Iraqi Prime Minister Haider al-Abadi survives assassination attempt

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BAGHDAD — Prime Minister Haider al-Abadi survived an assassination attempt Monday evening in Baghdad as multiple explosions and gunfire struck areas in the Iraqi capital, officials said.

“Prime Minister Abadi was inside his car when an explosion happened, followed by heavy gunfire,” said Prime Minister Press Office director Rowsan al-Darazi. “He is safe and sound,” he said, confirming the blast and gun fire.

Abadi was out in downtown Baghdad when a bomb exploded next to his car in the Rashid quarter, a popular restaurant for the prime minister, officials said. Two cars full of gunmen also arrived and opened fire on his vehicle, said another senior government official. Abadi was not hurt and his meeting with Iraqi security chiefs was moved to another location.

Shiite leader Mahmoud al-Mashhadani, who’s been under siege since January from Sunni and Kurdish forces, was also reportedly targeted in the car bomb attack.

Security forces later intercepted the attackers’ vehicle, according to government officials.

“It’s always happened,” said Marwan Shehada, head of the Baghdad Chamber of Commerce, a major organization, speaking to Fox News’ Ashley Roberts. “The first time I met he was too busy attending a meeting to give me a ride home,” Shehada said.

Iraq has endured deadly attacks since the 2003 US-led invasion, but attacks in recent years have focused on the country’s multi-ethnic and religious communities. In late October, a coordinated strike near a crowded shopping area in Baghdad claimed the lives of at least 329 people. In 2014, the country’s oil-rich Anbar province suffered a wave of deadly attacks aimed at local populations, particularly Sunnis. In September 2015, terrorists dressed as Iraqi soldiers stormed a hospital in Iraq’s western Anbar province, killing at least 40 people and wounded hundreds in a bloody assault.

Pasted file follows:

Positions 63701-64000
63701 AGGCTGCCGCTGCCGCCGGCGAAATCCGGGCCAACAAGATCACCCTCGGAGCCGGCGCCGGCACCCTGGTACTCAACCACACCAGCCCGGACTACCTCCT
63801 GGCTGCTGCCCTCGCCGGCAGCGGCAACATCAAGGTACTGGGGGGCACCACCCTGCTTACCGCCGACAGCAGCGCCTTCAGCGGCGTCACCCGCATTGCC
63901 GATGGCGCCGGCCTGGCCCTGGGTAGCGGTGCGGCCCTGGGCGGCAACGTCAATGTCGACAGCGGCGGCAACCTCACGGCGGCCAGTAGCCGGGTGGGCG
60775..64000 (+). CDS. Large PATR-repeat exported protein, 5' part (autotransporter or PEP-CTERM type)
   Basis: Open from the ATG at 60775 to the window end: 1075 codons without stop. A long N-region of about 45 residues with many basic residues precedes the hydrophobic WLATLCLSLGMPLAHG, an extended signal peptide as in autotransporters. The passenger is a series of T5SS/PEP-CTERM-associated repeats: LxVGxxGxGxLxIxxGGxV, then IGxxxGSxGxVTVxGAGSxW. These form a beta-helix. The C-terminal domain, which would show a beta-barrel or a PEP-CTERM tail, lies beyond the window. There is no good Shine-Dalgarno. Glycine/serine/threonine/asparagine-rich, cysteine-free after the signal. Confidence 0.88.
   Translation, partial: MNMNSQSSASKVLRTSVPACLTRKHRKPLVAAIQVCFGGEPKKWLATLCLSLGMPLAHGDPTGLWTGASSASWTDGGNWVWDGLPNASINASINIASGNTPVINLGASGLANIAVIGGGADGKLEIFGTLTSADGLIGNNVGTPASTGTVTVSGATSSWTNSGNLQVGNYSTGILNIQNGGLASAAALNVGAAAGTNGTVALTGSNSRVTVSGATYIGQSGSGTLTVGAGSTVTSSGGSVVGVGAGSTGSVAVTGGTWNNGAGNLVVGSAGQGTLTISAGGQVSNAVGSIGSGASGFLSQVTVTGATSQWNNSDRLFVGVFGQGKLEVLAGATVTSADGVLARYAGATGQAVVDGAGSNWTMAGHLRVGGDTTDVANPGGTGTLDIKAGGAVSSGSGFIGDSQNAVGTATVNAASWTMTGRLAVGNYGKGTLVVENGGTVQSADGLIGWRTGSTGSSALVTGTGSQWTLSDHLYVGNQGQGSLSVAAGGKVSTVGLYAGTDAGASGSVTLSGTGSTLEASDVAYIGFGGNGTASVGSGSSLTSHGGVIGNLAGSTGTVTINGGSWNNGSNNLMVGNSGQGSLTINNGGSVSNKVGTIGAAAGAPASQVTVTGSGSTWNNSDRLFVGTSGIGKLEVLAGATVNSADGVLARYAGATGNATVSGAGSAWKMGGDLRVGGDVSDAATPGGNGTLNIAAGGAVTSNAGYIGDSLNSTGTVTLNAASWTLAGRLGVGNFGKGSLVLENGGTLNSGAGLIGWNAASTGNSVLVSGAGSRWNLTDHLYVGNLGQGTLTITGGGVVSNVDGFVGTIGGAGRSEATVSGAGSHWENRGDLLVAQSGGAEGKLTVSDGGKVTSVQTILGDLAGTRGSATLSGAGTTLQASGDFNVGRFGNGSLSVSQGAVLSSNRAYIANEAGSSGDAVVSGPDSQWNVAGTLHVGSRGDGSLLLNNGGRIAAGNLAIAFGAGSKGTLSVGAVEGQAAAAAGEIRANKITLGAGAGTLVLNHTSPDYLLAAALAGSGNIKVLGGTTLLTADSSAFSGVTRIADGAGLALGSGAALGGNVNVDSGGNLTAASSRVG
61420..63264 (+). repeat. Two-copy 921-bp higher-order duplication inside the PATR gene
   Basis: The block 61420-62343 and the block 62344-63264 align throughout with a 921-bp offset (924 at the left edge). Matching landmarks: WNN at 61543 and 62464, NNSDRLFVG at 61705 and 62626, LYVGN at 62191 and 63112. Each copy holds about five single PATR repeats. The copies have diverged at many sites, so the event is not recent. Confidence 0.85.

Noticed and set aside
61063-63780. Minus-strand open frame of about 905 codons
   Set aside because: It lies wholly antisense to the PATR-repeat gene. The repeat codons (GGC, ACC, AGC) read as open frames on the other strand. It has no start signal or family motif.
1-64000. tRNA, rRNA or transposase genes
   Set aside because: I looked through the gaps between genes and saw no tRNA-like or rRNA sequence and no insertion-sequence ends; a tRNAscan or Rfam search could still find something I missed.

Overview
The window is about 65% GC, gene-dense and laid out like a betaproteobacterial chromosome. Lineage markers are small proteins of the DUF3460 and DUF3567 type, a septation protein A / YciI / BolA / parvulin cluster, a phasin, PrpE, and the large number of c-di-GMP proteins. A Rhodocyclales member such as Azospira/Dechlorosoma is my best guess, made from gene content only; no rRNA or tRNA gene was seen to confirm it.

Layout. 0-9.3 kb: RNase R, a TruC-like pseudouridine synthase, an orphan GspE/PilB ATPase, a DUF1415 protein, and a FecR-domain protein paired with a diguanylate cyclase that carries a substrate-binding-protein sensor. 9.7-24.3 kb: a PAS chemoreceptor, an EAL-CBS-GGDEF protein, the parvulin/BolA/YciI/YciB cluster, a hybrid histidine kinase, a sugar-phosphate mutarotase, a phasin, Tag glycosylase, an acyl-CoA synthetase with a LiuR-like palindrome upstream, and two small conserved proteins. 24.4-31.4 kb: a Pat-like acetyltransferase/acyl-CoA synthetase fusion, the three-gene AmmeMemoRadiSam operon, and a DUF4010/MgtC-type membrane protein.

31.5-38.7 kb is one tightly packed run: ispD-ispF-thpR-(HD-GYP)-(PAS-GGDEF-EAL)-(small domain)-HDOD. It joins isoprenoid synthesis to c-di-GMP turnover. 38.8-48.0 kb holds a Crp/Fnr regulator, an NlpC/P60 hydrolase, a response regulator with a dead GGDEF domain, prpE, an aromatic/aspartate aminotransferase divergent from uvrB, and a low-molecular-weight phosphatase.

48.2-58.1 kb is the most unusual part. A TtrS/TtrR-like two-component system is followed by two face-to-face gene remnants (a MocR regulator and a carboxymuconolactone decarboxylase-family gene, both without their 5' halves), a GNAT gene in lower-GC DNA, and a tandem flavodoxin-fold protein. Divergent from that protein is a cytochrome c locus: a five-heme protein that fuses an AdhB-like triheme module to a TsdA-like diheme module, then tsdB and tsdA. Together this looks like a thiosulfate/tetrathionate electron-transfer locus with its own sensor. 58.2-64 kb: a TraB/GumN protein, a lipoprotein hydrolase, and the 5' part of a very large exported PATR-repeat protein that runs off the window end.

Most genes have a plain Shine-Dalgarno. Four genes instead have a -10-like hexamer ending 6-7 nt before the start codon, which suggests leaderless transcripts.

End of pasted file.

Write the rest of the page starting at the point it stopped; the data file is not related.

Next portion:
Two major organizations are, in fact, under siege: the Iraqi Army, which has suffered repeated ISIS setbacks, and the government itself, which finds itself grappling with extremist factions. ISIS’s Peshmerga and Shiite-led groups, has sought to surround the coalition forces near Kirkuk, Iraq’s second-largest city, which has been occupied by the Shia-led government since last summer. ISIS also controls a swathe of land west of the ISIS stronghold of Mosul.

The terror group is also blamed for a recent wave of attacks in Paris, Egypt and Saudi Arabia.

Many governments have voiced concern that ISIS’s reign of terror is creating a breeding ground for extremism in Middle Eastern countries and that the incubation is being funneled abroad, especially to the West. In mid-January, an ISIS suicide bomber hit a cafe in a U.S. military base in Jordan, killing 18 and wounding more than 50.

In December, Iraq accused Iran of sending some of its Shiite militia fighters into Iraq to join ISIS. Iraq’s parliament speaker Ahmed al-Abadi said he was approached by Iran after ISIS stormed Ramadi, a huge majority Shiite city that was the capital of the ISIS-held province of Anbar until December. He said he was told several hundred Iranian fighters were heading to Ramadi. Iran, which controls militias in Syria who have been active there against ISIS, denied sending fighters to Iraq.

In January, Army spokesman Col. Steve Warren said the coalition has conducted airstrikes that destroyed ISIS vehicles as part of a fight with ISIS to oust the terror group from Iraqi towns and cities, including the capture of Mosul, where Iraqi forces were fighting intense urban warfare in January.

Warren said the U.S. troops overseeing the campaign on the ground have been operating in remote locations, leaving the American role at a distance from the fighting.

The Associated Press contributed to this report.

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